Where I live in Maryland, there is an annual Fall event that occurs in early October called the Catoctin Colorfest, an arts and crafts festival. It’s a huge weekend event where several streets of this sleepy little down are closed down to vehicle traffic. Craftsmen from all over to sell their wares. Foods, wooden toys, signs, clothing, homemade dog treats — you name it, it’s probably there.
While the Colorfest only lasts through the weekend, the days leading up to the festival are HUGE days for yard sales. Having a family of three boys, we have a lot of things that we’ve acquired over the years that need a new home. And if we can get a few dollars for items that would otherwise collect dust or simply take up space, why not try and get rid of them?
So my wife and I gathered up a bunch of unused things like clothing, kitchen appliances, tools, and this year my video games. I went through my collection and picked out nearly 30 titles that I would probably never finish or play again. Especially ones that hadn’t been taken out of their case in a couple of years.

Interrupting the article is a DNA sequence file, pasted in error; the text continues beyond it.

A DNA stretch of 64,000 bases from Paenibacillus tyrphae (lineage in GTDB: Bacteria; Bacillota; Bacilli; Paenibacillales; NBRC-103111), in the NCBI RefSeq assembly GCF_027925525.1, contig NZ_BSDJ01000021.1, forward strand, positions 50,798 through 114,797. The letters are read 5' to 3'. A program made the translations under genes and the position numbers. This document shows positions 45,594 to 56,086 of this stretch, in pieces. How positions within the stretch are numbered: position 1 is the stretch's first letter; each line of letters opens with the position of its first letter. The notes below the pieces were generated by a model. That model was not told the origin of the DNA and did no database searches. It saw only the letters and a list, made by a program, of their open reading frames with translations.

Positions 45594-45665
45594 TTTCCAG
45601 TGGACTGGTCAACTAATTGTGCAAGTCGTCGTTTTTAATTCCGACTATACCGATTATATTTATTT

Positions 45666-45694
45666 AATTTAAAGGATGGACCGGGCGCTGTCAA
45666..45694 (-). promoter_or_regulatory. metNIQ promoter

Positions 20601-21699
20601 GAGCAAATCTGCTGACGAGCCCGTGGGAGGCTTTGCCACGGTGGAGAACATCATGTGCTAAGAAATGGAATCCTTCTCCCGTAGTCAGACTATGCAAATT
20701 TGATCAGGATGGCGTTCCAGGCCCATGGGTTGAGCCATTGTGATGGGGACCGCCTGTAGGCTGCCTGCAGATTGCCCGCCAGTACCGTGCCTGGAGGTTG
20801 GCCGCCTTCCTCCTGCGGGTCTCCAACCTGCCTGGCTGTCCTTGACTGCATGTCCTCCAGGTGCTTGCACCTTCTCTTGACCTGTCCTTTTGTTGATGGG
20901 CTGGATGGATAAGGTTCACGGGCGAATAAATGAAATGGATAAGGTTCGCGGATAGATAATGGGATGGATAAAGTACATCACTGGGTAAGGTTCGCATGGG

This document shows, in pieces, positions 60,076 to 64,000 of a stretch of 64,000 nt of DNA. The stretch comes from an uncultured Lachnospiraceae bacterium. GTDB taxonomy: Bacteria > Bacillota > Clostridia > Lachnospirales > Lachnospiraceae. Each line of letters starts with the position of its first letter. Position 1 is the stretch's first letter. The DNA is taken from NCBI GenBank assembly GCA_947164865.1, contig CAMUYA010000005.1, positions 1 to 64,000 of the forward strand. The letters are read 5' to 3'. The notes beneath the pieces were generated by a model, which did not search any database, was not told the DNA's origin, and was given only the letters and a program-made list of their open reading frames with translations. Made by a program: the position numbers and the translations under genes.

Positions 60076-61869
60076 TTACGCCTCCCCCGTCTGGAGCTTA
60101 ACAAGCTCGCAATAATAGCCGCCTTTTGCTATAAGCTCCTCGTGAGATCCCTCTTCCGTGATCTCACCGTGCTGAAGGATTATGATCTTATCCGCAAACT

You know what? The games were the most popular item at the yard sale. In fact, one guy came up and purchased 15 titles all at once! While I was only asking about $5 for each game, I still ended up making more than I would have if I had traded in these games at Best Buy or Gamestop.
Not all of the games went, though. All of the Wii titles did, as did the DS games, but I had several PlayStation 3 and Xbox Games (none of the Kinect titles went, either). I was a little pleased that some of the titles, (which I was secretly hoping did go) didn’t sell: like Crackdown and Brutal Legend. I’m not sure exactly why, maybe it’s some sort of strange sentimental thing. I remember my copy of Crackdown still had the Halo 3 beta invite document inside, which is how Microsoft unfortunately marketed the game — which I thought turned out to be an awesome title on its own.
I typically don’t like to give away my games, or trade them in, as I feel that getting $2 in return isn’t worth it. At that point I figure I might as well hold onto it forever. But I’m not a collector, and the games that truly hold sentimental value, will stay in my collection forever. The ones that don’t matter as much, will get the chopping block.
When you get rid of your old games, what route do you typically go? Trade-in? Yard sale? Listing them on a bulletin board service like Craigslist or auctioning them off on eBay?